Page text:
How Complex Terpenes Are Made

A study of how a bacterial enzyme synthesizes terpenes could lead to the more efficient production of anti-inflammatory drugs.

AsianScientist (Apr. 10, 2015) – Researchers have shed light on the precisely controlled process of terpene cyclization. The results, published in Angewandte Chemie, could lead to an improved production of anti-inflammatory compounds and other useful medicines or fragrances.

Terpenes are a class of organic compounds that are widely used in the food and pharmaceutical industries. They are produced by certain plants and insects but only in very small amounts, making them expensive to extract. Furthermore, due to their complex chemical structure, terpenes are difficult to synthesize.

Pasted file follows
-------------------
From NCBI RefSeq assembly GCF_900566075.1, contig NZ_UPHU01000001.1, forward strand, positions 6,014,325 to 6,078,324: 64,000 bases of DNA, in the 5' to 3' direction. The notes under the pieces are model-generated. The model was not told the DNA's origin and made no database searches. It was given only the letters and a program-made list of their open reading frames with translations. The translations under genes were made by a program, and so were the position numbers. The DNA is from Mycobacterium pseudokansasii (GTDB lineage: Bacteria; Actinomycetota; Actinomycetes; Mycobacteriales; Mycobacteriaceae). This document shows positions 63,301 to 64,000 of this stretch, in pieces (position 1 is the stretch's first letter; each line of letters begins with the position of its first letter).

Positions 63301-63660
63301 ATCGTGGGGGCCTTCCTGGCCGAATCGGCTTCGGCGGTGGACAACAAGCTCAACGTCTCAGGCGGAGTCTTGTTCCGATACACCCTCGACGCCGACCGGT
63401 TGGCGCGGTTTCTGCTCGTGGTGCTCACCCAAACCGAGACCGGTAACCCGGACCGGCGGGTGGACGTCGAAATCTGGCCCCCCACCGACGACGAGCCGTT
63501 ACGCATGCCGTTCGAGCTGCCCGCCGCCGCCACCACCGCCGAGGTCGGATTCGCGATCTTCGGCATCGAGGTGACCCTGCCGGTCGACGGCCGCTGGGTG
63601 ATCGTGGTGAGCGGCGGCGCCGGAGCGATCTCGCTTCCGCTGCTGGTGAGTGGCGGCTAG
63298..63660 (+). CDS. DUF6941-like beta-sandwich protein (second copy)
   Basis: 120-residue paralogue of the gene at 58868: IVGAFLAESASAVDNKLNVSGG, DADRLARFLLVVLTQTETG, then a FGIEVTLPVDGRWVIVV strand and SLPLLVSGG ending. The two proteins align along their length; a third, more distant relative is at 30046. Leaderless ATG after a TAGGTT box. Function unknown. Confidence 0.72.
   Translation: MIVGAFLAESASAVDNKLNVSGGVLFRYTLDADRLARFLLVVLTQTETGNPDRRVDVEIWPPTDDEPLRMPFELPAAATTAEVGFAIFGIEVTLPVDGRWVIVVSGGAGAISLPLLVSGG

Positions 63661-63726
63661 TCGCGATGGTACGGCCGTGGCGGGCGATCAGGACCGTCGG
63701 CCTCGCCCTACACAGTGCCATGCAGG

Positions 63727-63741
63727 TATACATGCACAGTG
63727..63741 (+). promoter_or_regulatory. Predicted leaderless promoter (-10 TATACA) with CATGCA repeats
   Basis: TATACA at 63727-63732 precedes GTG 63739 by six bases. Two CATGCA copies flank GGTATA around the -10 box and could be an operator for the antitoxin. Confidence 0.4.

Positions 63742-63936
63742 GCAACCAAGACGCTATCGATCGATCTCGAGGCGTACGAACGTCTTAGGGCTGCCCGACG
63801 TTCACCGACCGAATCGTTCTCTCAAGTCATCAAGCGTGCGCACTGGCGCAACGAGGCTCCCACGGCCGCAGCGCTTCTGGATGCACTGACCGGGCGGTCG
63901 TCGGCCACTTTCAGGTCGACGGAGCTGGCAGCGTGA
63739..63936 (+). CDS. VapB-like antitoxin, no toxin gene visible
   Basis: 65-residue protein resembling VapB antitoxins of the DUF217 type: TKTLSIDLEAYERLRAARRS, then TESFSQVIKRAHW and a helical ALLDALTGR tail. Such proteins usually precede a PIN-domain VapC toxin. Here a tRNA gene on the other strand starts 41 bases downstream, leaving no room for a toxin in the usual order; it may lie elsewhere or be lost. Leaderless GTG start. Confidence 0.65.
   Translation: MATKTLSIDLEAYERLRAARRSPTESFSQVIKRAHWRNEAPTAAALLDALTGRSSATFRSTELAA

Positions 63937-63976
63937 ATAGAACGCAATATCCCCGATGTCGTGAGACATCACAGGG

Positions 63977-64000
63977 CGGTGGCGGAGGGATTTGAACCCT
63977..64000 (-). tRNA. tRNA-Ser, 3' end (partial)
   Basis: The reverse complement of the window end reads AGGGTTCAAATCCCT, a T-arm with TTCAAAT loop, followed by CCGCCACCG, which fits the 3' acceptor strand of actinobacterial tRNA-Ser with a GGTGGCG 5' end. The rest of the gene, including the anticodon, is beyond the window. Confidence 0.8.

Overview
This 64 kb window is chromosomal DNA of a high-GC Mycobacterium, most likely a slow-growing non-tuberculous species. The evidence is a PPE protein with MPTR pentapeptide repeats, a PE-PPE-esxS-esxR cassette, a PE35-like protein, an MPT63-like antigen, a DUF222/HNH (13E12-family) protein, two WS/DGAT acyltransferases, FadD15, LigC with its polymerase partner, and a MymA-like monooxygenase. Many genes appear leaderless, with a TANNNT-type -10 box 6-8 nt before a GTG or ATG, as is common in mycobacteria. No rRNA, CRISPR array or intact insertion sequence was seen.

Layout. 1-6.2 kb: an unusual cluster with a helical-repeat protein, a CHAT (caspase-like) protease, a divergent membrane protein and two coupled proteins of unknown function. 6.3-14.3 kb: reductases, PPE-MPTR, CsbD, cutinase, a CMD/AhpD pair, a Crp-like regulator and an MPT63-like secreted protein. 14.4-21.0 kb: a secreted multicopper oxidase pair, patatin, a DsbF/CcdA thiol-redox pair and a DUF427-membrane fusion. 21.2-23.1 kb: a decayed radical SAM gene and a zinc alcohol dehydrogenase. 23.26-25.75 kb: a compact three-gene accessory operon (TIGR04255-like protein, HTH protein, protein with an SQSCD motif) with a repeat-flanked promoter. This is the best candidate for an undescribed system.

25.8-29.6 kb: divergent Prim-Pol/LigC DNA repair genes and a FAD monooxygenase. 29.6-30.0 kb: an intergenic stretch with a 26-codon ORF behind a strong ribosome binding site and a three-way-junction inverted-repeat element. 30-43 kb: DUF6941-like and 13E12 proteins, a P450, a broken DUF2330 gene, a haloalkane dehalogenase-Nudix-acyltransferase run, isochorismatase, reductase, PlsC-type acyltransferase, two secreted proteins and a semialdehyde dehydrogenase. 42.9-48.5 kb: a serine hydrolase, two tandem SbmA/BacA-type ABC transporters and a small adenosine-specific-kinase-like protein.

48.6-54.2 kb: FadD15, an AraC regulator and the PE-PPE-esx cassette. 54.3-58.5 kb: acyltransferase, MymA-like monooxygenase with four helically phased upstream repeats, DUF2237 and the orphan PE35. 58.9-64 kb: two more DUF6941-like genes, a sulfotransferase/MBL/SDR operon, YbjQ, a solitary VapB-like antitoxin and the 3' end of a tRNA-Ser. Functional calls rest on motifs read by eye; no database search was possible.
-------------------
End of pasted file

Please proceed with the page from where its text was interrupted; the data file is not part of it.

A team of researchers from the University of Tokyo, Osaka City University and the Institute of Microbial Chemistry studied cyclooctat-9-en-7-ol synthase (CotB2), an enzyme from the bacteria Streptomyces melanosporofaciens that produces the anti-inflammatory compound cyclooctatin.

Using radioactively labelled glucose and geranylgeranyl diphosphate (GGDP) substrates, the group led by Professor Tomohisa Kuzuyama found that the CotB2-catalyzed reaction involves dissociation of the pyrophosphate leaving group of GGDP, an unusual carbon backbone rearrangement and a series of long-range hydride shifts.

Their results may lead to the development of novel biocatalysts useful for the production of a diverse range of complex terpene compounds that exhibit biological activity.

The article can be found at: Meguro et al. (2015) An Unusual Terpene Cyclization Mechanism Involving A Carbon-Carbon Bond Rearrangement.


Source: The University of Tokyo.
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